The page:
Two former members of the Love Island USA crew are accusing show producers of engaging in a variety of abusive practices. In the lawsuit acquired by People, ex-producers Jasmine Crestwell and Alex Rinks claim ITV and NBCUniversal mistreated contestants and violated California labor laws.
Among the charges leveled at their former employers is Jasmine and Alex’s assertion that executive producers, “pressured female Islanders to engage in sexual relationships without regard for their personal preferences or genuine consent,” People quotes from the lawsuit, which adds that the executive producers “were flippant with the concept of sexual consent.”
A spin-off of the popular British Love Island, the American version debuted on CBS and now airs on streamer Peacock. According to the lawsuit, UK producers were brought in to bolster ratings on the American version despite those crew members allegedly having a history of “racism and abusive practices” that negatively affected contestants’ mental health, People reports.
Behind the scenes, producers allegedly “openly commented on video feeds of female Islanders showering and having sex, creating a deeply uncomfortable work environment for women on set,” People reports.
The lawsuit also claims that producers manipulated the outcome of the show by impeding Season 4 contestant Sereniti Springs’ “ability to forge connections with male cast members, thus sabotaging her chances on the show.”
(To win, contestants must be coupled up; single contestants are eliminated from the show.)
Per the lawsuit, when Jasmine complained to executive producer Sophie Bush about how Sereniti, one of the few women of color on the show, was being treated, Sophie allegedly responded, “We are protecting her because we know none of the boys on the show like her, and we would hate to see her get rejected.”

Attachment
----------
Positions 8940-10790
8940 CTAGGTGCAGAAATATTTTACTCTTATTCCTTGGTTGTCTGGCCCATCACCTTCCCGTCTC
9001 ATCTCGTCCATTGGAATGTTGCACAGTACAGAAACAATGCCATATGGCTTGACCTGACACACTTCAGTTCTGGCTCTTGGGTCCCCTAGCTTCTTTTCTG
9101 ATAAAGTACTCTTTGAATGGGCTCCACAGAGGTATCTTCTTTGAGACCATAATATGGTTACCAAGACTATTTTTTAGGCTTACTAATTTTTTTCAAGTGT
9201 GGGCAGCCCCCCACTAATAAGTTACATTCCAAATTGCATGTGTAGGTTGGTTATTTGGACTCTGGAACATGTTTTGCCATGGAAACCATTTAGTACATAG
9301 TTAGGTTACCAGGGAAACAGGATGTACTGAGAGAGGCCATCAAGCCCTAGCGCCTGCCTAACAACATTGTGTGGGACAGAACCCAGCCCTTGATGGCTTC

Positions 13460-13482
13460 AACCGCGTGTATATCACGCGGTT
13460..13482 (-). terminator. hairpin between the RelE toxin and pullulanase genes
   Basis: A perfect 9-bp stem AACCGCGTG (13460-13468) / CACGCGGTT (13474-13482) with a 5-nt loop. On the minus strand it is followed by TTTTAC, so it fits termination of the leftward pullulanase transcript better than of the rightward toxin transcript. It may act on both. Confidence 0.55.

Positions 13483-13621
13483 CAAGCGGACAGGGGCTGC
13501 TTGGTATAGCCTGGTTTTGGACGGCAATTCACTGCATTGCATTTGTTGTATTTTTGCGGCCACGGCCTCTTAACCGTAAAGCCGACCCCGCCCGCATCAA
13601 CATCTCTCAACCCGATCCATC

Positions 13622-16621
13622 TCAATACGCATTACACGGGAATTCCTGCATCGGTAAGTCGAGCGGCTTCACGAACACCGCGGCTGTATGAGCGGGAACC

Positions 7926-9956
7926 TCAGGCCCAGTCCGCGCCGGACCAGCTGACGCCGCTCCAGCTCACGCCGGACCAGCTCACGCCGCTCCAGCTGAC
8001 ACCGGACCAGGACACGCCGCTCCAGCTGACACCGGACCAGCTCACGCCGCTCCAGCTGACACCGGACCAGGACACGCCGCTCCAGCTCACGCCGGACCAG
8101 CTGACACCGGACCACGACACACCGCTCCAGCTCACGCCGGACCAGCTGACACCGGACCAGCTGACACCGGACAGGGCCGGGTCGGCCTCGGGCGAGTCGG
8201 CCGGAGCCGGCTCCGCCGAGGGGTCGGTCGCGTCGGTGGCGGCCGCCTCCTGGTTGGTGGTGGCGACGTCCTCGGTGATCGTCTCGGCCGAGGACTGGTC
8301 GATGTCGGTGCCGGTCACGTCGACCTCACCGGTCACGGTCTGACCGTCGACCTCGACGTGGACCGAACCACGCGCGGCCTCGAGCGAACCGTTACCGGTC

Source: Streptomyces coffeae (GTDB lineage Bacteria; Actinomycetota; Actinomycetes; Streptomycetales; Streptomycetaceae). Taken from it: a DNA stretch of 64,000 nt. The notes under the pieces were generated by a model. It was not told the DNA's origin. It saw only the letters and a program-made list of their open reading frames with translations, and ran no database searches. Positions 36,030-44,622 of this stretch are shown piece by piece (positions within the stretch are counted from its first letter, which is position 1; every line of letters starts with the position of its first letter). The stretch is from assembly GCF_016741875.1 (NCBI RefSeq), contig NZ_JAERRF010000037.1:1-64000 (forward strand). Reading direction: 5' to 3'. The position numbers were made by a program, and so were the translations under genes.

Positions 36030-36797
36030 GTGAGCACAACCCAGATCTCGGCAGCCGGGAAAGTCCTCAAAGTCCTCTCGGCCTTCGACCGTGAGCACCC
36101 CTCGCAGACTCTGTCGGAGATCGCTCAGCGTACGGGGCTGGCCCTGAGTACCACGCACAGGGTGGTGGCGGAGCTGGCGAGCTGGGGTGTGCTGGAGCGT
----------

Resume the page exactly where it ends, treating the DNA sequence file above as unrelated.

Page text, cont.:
Sereniti was the sixth contestant eliminated during her season.
For contestants who did stick around, they were spending their time in “unsafe and unsanitary conditions in the show’s supposedly luxe ‘villa’ — in reality, a ramshackle, dilapidated ranch with inadequate plumbing and inoperable bathrooms,” according to the lawsuit.
The villa was under construction during the course of production and contestants were “restricted to specific portable toilets connected to their rooms,” People quotes from the lawsuit.
Jasmine and Alex then claim in their lawsuit that they were terminated after voicing their concerns about the treatment and safety of contestants and allege their firings violated California law which prohibits “retaliation against employees who make legally protected complaints of discrimination and OSHA violations.”
NBCUniversal did not comment on the lawsuit but ITV America did release a statement to People refuting the claims.
“This is a frivolous attack at an opportunistic moment, timed to the Season 5 debut, made by two former employees who were terminated for cause, purely in relation to their job performance,” the statement reads. “These characterizations are false. ‘Love Island USA’s commitment to diversity and proven track record speaks for itself. We categorically deny the allegations and look forward to defending against these claims in a court of law.”
The fifth season of ‘Love Island USA’ is currently airing on Peacock.